Tetra Pak has introduced a new collaborative innovation model with leading paperboard producers, a move aimed at tackling the food packaging industry's sustainability challenges.

The traditional operating model of a linear supply chain has changed, the companies say, and a new partnership ecosystem model is emerging, where the industry works in collaboration. This method hopes to bring together not only producers and suppliers, but also research institutions, universities, and start-ups in an attempt to find solutions.

The challenges the industry intends to tackle include removing thin layers of plastic and aluminium and replacing them with plant or wood fibre-based materials, developing a renewable alternative to the plastic straw, and improving the recyclability of packages.

According to Tetra Pak’s latest research, the global food supply chain system is responsible for 26% of global greenhouse gas emissions, a third of all food is lost or wasted somewhere in the supply chain, fossil fuel-based materials need to be phased out, and significant improvements are needed to the way packaging is dealt with after use.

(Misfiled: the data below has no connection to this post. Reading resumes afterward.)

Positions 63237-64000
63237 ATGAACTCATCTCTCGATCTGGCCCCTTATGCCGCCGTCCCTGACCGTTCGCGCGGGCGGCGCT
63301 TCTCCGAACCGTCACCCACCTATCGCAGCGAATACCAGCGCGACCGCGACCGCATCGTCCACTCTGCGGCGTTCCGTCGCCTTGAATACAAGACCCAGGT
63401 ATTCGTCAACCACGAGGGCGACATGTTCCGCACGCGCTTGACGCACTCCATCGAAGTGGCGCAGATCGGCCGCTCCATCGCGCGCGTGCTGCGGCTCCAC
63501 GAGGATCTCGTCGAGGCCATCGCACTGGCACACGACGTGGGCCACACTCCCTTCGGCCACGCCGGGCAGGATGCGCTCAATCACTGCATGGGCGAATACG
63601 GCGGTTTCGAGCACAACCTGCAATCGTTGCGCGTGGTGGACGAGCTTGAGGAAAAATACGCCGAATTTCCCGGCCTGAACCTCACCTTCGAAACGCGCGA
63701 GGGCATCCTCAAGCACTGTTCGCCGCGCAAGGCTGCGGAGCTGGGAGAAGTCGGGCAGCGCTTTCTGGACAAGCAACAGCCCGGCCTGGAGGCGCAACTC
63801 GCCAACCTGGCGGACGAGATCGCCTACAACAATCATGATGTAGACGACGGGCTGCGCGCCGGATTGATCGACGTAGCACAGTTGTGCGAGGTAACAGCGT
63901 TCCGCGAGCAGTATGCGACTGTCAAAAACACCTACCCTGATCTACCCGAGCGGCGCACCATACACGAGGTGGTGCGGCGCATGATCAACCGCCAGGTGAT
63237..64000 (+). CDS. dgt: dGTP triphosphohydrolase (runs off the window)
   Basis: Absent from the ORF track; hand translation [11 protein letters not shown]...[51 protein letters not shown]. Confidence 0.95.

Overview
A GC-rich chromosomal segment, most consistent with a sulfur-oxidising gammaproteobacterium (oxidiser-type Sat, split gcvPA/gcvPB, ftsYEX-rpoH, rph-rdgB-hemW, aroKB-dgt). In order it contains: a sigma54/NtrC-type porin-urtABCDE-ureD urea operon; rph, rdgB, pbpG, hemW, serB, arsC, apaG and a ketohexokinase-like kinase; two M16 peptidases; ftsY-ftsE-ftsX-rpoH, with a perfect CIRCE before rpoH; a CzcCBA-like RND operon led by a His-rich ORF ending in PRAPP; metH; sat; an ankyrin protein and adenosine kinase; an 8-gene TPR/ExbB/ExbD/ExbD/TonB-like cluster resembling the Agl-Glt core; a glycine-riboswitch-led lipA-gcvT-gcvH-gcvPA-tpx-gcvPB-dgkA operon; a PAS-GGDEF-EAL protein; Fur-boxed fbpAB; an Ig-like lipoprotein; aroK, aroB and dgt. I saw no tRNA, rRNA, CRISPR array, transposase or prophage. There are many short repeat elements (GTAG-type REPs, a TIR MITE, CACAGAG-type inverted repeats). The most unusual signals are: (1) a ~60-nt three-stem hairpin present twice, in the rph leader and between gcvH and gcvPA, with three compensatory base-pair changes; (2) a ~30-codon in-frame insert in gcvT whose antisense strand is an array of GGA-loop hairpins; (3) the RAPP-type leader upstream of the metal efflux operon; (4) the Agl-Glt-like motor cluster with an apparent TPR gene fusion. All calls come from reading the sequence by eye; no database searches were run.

Laurence Mott, executive VP for development and engineering at Tetra Pak, says: "We are joining forces with our strategic partners and paperboard producers to find solutions. It's possible to make a completely sustainable package, but you have to make it safe. And if you can't make it at scale, you can't minimise food waste, and you can't serve a growing global population. In order to bring those three things together, it takes very strong collaboration."

Hannu Kasurinen, executive vice president of packaging at Stora Enso, adds: "We trust, we share, we learn together. Our best innovators collaborate, and we move forward, and we innovate. Sometimes we fail, but then we learn from those failures. We have grown much closer to each other because we have the same strategic objectives – which are good for people and the planet."

Malin Ljung Eiborn, head of sustainability and public affairs at BillerudKorsnäs, concludes: "The vision is 100% fibre-based and fully recyclable packaging, where plastic and aluminium are not needed anymore. We still have, of course, some steps to go before we are there from a technical perspective. But we work as one project team on this because the only way that we can solve them is to do this together."